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Stock Ghyll Falls

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Stock Ghyll Falls

Ambleside may be bustling with tourists nowadays, but 200 years ago, this was a mill town. We're not talking huge cotton mills here, but much smaller affairs that served the local farming community. They lined the banks of Stock Beck, the river that runs through the town, and were powered by waterwheels that used to rattle incessantly, so much so that the stretch of river containing the mills was known locally as Rattle Gill.

Further upstream, a little way out of town, is Stock Ghyll park, where sluice gates were built to control the flow of the water running downstream. At the top end of the park is Stock Ghyll Falls, a spectacular double waterfall. In Victorian times the woodland containing the river and falls was opened to the public, who paid a small fee to follow a specially constructed trail around the park, up to the falls, over the top of the cascade via a bridge, and back down the other side to an exit onto Stock Ghyll Lane.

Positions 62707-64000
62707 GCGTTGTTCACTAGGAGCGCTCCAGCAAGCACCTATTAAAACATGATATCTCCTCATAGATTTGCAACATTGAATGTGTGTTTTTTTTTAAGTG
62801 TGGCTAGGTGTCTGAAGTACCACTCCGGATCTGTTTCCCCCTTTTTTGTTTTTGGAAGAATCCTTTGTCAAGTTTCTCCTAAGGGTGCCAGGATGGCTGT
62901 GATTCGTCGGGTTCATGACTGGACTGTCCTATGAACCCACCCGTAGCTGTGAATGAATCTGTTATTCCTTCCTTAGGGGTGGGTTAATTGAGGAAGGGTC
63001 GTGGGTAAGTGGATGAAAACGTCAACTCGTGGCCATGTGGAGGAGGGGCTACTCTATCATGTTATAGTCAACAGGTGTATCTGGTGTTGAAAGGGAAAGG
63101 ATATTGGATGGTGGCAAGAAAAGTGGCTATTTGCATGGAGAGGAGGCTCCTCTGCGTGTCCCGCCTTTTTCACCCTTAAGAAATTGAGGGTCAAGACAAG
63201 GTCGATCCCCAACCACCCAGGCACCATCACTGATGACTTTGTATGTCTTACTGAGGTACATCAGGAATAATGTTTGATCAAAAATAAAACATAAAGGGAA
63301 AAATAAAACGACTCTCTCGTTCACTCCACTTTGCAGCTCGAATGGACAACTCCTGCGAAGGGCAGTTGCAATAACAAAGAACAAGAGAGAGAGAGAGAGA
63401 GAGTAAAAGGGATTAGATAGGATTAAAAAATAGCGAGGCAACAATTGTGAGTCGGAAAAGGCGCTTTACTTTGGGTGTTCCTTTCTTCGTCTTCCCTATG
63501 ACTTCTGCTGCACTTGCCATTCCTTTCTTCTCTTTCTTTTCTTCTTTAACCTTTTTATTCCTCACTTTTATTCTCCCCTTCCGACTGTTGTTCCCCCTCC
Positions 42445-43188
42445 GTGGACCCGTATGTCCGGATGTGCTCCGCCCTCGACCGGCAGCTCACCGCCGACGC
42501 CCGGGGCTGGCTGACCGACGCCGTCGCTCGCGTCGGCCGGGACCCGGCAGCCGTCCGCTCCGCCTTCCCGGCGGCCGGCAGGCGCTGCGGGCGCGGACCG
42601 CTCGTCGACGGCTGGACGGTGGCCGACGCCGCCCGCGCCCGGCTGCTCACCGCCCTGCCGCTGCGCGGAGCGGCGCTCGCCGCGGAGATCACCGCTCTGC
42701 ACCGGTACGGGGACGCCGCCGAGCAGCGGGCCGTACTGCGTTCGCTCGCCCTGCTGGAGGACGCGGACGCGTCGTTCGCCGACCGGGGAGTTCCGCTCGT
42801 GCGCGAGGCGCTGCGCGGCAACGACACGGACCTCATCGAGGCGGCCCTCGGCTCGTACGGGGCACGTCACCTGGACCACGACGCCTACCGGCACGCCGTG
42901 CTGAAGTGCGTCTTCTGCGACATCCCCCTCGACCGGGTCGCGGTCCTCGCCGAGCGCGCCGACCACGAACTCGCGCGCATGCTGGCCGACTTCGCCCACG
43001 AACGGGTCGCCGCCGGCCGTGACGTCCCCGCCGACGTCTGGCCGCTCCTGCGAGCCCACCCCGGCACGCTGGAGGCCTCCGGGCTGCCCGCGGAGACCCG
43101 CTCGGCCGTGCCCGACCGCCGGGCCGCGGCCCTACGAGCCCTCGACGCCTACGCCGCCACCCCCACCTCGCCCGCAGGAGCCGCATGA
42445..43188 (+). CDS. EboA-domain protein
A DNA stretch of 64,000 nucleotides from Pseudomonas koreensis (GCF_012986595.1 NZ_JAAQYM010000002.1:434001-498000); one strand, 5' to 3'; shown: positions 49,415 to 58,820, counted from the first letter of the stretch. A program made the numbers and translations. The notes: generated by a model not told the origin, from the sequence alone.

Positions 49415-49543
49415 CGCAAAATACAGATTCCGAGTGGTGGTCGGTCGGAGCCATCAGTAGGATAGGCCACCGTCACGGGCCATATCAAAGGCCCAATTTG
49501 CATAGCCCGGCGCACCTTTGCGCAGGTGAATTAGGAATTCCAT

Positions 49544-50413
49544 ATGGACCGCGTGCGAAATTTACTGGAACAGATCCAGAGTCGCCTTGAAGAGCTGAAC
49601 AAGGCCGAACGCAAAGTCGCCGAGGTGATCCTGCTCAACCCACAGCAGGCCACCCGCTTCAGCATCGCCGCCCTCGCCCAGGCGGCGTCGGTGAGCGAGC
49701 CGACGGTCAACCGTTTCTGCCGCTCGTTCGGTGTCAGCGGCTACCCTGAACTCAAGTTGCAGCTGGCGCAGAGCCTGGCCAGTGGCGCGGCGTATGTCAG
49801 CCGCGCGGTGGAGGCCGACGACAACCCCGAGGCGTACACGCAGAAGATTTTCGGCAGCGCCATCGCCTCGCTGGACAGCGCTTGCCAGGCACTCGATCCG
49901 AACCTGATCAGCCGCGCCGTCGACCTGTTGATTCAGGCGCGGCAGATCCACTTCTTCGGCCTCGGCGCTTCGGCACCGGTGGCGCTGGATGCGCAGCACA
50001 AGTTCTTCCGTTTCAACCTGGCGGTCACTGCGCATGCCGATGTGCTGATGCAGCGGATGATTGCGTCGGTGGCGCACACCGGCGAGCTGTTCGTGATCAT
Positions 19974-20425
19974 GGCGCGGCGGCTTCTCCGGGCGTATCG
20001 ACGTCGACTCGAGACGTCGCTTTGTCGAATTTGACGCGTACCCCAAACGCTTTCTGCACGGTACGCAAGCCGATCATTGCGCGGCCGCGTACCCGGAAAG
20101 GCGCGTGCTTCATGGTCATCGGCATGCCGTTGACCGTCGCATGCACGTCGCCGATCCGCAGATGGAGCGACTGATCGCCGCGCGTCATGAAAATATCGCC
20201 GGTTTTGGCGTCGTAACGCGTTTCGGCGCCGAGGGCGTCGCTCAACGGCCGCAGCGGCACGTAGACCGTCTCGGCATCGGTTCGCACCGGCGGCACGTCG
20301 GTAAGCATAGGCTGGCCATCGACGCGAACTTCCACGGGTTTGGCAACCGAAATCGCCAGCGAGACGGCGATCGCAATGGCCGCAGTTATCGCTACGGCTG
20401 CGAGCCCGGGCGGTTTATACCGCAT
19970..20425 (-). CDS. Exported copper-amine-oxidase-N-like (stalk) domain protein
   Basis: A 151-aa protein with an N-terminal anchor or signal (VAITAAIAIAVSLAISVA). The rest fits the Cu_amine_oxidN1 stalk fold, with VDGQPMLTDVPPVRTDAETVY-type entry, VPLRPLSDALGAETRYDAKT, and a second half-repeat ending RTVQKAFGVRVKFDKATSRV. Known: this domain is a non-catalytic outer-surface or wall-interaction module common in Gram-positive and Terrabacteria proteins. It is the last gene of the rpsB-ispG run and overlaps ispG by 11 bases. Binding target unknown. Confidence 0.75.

Nowadays the park is open to the public free of charge, but the trail around the woods remains, as does a bridge at the top of the falls. Also still in existence is the old turnstile that people used to pay at to get in the park.

This video follows a walk from the Old Bridge House, at the bottom of Rattle Gill, up to the waterfalls at the top of the park.

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Stock Ghyll Falls is featured in "Walks around Ambleside". Click the picture of the book for more information.

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This book of walks around Ambleside is available from Rothay Garth Hotel

 
Rothay Garth